Stream: t-lang/wg-unsafe-code-guidelines

Topic: ucg#203

gnzlbg (Sep 19 2019 at 07:44, on Zulip):

@RalfJ I was wondering if we need to use the term "Undefined Behavior" in the spec at all

gnzlbg (Sep 19 2019 at 07:45, on Zulip):

One thing that is becoming clearer to me is that it is a bad name, it means different things to different people, and the name is not really that self-describing. What does undefined mean? Not defined? A lot of things are not defined, out of scope, unspecified, etc.

gnzlbg (Sep 19 2019 at 07:46, on Zulip):

One thing I'm tending to wish more and more is that we would, instead, define what "guaranteed behavior" is

gnzlbg (Sep 19 2019 at 07:47, on Zulip):

Or something like that, that talks about: if you stick to the contract of the rust abstract machine, the compiler / impl guarantees that your program runs on real hardware according to the abstract machine rules.

gnzlbg (Sep 19 2019 at 07:48, on Zulip):

And then talking about implementation-defined/unspecified might become: the implementation must guarantee what the behavior is, and for implementation-defined it must say what those guarantees are

gnzlbg (Sep 19 2019 at 07:49, on Zulip):

The guarantee then cannot be "there are no guarantees", since the abstract machines requires the implementation to have to guarantee some concrete behavior

gnzlbg (Sep 19 2019 at 07:49, on Zulip):

After going through all that, then we come to "behavior for which there are no guarantees, not by the abstract machine, implementation, etc."

gnzlbg (Sep 19 2019 at 07:51, on Zulip):

The implementation might provide some, the hardware might provide some, but that doesn't matter for the abstract machine

gnzlbg (Sep 19 2019 at 07:51, on Zulip):

The abstract machine can do anything, like optimizing away code that reaches there.

gnzlbg (Sep 19 2019 at 07:51, on Zulip):

Users cannot do negative reasoning about this type of behavior.

gnzlbg (Sep 19 2019 at 07:52, on Zulip):

To allow users to assume that something cannot happen, we would need to provide them with an explicit guarantee that justifies that, e.g., references are guaranteed to never be null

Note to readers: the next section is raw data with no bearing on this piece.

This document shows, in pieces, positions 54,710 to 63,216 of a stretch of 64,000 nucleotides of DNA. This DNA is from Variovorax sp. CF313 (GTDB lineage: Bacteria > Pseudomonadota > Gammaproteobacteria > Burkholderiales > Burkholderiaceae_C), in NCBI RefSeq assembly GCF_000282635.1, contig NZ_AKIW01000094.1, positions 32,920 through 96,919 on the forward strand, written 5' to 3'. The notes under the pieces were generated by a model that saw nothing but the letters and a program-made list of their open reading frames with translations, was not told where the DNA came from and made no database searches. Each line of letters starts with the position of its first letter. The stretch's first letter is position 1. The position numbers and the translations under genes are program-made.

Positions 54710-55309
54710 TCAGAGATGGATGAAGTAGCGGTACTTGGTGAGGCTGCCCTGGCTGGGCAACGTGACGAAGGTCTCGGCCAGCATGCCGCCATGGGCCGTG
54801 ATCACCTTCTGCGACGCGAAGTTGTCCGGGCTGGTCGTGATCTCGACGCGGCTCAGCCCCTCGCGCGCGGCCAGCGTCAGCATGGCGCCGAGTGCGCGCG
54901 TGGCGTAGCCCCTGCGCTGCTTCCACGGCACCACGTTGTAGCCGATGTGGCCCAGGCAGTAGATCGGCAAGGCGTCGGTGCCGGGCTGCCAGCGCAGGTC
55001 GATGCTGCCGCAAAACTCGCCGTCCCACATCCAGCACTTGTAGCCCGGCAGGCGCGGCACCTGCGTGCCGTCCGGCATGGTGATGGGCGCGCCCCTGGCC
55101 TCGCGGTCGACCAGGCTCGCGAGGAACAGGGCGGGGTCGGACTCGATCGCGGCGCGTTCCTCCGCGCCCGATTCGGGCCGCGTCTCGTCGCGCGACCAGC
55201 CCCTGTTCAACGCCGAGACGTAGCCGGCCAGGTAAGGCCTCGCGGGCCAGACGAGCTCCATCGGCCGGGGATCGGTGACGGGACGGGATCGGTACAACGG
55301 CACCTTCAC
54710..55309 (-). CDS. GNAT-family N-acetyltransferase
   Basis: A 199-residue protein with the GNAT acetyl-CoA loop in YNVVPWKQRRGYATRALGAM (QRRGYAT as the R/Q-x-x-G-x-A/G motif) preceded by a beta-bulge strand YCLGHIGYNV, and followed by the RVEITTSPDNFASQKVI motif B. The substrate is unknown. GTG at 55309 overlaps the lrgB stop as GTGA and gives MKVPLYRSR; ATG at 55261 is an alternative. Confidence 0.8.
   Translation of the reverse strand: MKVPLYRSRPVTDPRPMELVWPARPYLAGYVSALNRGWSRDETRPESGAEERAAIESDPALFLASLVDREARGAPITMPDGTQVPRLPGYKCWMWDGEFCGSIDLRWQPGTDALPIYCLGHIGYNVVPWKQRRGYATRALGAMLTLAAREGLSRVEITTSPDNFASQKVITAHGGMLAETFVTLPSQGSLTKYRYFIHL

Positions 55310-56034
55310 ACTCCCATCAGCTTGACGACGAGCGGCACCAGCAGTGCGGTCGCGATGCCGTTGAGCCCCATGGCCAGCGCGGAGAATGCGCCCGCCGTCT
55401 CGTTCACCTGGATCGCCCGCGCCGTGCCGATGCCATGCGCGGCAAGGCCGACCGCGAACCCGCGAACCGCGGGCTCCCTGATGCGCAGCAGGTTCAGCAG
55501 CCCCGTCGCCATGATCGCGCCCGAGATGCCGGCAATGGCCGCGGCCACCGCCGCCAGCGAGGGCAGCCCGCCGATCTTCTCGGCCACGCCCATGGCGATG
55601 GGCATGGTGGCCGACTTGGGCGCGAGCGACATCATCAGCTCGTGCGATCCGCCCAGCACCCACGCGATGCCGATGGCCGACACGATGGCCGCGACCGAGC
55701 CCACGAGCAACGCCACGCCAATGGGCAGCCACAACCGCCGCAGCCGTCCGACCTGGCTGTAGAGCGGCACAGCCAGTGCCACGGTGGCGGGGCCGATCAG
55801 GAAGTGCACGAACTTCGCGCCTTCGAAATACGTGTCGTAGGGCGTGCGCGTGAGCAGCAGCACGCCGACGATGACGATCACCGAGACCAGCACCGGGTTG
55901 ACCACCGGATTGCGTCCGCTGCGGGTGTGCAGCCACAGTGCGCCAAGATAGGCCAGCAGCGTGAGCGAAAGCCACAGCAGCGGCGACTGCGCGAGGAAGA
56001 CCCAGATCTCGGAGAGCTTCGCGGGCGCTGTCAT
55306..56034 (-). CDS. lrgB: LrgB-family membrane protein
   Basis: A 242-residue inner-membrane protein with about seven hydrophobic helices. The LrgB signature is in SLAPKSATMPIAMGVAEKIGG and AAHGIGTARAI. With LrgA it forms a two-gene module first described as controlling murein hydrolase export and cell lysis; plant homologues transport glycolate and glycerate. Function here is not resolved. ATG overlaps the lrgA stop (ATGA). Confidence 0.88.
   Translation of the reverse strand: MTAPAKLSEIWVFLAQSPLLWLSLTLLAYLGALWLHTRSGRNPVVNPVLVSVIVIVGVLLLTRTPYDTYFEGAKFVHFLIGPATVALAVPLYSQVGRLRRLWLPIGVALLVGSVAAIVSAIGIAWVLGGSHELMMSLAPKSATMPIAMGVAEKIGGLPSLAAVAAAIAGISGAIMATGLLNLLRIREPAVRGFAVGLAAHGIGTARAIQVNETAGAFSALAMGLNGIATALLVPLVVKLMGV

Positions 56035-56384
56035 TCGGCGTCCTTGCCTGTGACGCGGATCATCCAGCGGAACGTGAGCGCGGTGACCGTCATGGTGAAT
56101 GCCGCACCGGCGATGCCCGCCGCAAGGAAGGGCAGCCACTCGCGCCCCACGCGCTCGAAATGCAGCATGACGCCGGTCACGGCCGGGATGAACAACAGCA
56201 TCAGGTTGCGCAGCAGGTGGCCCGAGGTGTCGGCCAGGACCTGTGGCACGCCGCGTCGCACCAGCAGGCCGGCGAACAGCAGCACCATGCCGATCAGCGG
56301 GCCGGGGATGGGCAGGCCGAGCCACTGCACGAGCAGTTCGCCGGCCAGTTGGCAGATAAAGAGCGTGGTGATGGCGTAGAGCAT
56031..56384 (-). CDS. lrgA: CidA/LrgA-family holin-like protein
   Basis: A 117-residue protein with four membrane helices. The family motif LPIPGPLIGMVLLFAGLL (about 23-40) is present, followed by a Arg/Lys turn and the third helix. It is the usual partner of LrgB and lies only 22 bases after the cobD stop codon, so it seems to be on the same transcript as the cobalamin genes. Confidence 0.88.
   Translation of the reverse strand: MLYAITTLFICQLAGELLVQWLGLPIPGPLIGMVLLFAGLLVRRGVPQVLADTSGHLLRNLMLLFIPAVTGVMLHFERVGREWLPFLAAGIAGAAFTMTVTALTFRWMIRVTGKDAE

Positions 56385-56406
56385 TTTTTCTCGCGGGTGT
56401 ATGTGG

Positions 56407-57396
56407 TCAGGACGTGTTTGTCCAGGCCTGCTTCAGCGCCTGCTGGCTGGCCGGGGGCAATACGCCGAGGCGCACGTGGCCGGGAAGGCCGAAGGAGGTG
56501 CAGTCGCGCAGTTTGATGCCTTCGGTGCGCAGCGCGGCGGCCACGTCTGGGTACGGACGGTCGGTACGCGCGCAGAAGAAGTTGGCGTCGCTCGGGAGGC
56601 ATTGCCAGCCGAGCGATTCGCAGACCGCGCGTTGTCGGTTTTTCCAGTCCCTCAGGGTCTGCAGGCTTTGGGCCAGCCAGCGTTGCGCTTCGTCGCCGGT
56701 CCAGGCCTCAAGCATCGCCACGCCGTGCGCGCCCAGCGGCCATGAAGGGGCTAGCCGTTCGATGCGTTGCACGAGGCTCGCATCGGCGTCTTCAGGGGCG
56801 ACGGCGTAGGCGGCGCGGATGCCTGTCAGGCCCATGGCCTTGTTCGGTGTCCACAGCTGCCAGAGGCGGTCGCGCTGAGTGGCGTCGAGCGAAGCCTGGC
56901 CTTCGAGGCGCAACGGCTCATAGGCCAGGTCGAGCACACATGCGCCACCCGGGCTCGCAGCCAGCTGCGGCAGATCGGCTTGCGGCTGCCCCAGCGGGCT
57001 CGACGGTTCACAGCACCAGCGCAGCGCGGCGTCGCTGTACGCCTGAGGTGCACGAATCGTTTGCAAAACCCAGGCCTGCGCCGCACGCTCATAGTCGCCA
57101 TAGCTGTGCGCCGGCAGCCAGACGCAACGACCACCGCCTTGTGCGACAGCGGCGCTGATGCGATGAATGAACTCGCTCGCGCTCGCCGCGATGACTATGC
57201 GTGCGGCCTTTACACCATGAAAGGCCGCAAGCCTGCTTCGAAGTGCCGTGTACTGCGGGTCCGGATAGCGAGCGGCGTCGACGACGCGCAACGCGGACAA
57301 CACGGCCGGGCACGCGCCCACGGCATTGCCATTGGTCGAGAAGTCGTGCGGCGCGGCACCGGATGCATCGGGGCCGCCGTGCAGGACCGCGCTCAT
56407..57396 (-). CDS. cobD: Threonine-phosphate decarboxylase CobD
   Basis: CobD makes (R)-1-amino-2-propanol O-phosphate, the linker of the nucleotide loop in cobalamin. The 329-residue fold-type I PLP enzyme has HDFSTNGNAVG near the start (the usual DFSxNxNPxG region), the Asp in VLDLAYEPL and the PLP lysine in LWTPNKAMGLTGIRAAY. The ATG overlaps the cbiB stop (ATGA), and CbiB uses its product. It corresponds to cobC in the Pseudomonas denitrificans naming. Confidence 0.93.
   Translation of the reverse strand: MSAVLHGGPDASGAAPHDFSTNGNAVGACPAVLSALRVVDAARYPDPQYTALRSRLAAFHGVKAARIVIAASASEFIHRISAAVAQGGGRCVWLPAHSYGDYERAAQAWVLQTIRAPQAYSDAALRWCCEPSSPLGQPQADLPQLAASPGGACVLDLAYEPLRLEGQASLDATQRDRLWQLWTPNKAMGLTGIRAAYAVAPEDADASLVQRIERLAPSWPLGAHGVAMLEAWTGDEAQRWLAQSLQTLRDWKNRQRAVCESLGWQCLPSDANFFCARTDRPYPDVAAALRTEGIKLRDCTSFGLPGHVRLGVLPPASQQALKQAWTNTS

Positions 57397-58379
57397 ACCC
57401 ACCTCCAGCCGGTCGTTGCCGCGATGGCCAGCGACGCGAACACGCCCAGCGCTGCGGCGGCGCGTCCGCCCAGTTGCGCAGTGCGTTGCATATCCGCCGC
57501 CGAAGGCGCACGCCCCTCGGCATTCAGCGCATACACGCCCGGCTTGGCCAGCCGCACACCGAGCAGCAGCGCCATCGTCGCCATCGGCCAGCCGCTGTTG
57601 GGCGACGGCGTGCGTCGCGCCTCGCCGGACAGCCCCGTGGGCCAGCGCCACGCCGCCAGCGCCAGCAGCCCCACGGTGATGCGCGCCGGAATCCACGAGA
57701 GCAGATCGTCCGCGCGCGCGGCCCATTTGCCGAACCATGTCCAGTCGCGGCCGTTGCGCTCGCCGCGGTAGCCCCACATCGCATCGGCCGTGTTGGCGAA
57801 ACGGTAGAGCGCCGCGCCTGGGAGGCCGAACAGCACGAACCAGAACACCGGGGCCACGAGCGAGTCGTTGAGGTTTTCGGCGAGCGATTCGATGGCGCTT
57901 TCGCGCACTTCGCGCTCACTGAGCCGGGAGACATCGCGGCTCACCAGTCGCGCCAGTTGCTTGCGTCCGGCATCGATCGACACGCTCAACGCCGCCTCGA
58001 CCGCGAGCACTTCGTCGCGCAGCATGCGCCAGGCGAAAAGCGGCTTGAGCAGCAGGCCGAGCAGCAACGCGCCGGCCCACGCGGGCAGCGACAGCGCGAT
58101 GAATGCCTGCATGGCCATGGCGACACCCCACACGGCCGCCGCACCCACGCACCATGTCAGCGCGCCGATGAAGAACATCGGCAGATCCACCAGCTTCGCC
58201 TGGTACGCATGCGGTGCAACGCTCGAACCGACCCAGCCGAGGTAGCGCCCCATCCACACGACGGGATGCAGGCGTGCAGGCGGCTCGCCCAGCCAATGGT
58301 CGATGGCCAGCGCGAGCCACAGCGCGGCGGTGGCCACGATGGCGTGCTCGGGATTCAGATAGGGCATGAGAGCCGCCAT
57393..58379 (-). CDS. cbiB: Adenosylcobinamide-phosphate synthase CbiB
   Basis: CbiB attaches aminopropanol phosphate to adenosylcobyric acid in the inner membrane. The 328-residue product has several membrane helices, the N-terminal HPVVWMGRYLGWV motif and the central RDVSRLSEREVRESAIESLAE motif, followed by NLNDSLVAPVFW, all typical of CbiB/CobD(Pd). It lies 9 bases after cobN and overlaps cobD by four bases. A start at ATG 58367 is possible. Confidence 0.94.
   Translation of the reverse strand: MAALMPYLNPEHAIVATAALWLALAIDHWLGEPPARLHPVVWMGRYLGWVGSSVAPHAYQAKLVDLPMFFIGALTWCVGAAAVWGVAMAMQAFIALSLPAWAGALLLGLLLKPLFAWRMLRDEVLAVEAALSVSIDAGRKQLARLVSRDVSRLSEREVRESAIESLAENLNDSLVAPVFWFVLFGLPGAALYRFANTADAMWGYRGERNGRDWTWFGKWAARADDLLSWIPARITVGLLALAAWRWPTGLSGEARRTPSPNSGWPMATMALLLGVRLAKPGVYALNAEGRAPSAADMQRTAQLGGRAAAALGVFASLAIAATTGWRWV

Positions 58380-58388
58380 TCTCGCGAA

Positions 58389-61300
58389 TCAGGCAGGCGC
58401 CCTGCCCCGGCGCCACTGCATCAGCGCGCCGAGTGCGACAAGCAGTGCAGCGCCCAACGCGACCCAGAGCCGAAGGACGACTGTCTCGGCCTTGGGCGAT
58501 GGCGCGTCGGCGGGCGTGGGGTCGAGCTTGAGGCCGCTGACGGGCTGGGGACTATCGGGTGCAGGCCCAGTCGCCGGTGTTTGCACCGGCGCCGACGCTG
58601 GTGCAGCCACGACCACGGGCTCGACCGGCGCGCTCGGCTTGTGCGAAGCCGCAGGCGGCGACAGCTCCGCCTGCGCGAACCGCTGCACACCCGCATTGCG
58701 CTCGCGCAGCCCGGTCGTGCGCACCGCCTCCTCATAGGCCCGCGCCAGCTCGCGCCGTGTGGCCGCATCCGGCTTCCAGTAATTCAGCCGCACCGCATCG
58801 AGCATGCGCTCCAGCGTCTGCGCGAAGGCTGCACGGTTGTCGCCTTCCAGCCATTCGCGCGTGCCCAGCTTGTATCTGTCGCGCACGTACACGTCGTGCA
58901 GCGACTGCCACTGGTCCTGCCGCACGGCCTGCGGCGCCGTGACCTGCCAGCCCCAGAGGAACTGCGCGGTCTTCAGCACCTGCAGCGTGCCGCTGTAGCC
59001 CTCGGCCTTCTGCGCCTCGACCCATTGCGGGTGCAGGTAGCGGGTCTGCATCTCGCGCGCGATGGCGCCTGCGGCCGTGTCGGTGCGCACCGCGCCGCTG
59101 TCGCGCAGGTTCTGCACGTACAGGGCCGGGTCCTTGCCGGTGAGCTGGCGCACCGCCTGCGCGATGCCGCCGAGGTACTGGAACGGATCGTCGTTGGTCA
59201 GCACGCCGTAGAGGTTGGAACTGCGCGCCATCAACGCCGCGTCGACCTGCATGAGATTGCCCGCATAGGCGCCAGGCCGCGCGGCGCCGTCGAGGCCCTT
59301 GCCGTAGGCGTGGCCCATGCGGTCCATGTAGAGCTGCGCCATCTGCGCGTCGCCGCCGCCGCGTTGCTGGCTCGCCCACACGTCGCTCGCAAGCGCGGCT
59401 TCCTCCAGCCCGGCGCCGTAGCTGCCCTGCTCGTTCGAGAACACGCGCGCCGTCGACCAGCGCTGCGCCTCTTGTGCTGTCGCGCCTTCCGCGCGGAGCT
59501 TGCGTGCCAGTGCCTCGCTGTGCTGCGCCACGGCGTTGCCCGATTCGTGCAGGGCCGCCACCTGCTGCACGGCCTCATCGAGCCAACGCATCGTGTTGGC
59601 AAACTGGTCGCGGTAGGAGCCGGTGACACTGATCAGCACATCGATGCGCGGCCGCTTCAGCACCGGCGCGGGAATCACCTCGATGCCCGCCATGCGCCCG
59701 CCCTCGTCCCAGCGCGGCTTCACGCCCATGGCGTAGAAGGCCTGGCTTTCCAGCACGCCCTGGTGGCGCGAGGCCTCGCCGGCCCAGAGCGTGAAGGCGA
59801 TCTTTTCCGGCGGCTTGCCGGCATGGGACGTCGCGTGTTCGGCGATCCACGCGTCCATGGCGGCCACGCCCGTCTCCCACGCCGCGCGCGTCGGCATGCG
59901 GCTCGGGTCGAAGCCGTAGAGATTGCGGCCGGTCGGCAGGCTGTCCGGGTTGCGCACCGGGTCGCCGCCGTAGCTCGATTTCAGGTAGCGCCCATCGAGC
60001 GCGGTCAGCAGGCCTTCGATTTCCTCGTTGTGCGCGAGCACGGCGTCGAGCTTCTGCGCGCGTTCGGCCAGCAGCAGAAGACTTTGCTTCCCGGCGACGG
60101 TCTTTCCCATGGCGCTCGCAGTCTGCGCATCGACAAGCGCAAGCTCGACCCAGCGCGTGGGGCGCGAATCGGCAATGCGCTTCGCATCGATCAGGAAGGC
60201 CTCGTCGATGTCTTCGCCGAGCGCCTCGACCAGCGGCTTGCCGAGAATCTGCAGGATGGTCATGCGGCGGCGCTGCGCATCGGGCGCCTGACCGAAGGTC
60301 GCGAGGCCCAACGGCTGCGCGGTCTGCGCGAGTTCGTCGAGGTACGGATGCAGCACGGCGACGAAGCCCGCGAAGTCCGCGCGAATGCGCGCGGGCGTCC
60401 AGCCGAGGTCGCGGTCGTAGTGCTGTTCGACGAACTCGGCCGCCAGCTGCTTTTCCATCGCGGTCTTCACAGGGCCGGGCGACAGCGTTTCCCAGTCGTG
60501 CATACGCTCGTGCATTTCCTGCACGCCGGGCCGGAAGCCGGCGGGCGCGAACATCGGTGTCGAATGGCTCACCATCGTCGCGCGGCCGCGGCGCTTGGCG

gnzlbg (Sep 19 2019 at 07:53, on Zulip):

I think doing it this way might make the document much easier to understand

gnzlbg (Sep 19 2019 at 07:54, on Zulip):

instead of writing "if you do this, the behavior is undefined", "exhibits undefined behavior", "is undefined behavior" - we'd just more plainly write "The abstract machine does not guarantee anything about programs that do X".

gnzlbg (Sep 19 2019 at 07:56, on Zulip):

Or just like you propose, "Doing X is an error in the abstract machine"

gnzlbg (Sep 19 2019 at 07:56, on Zulip):

That would also link nicely with miri, where the goal is for UB to just be raised as an error.

Lokathor (Sep 20 2019 at 02:25, on Zulip):

Absolutely, we should focus more on saying what's guaranteed. That's both what people writing unsafe code want to know for sure, and also the kind of thing an eventual spec will have to specify.

RalfJ (Oct 09 2019 at 12:52, on Zulip):

Or just like you propose, "Doing X is an error in the abstract machine"

agreed, I think positive statements are better. that said, we likely do still need to relate to C-style terminology, just because many people use it and think they know what it means (many of those are wrong, but well).

RalfJ (Oct 09 2019 at 12:53, on Zulip):

but the roead for that could be to explain UB in terms of this: "UB is an error condition in the abstract machine; the Rust compiler assumes that such errors are never reached by the program it compiles"

RalfJ (Oct 09 2019 at 12:54, on Zulip):

and this is also in line with me saying "it is a spec bug to leave out a case": when the spec does a case distinction, it should explicitly list all cases that are abstract machine errors; there is no "implicit" fall-back to that -- there is no "implicit UB".

gnzlbg (Oct 10 2019 at 05:28, on Zulip):

Makes sense

Last update: Jul 03 2020 at 17:15UTC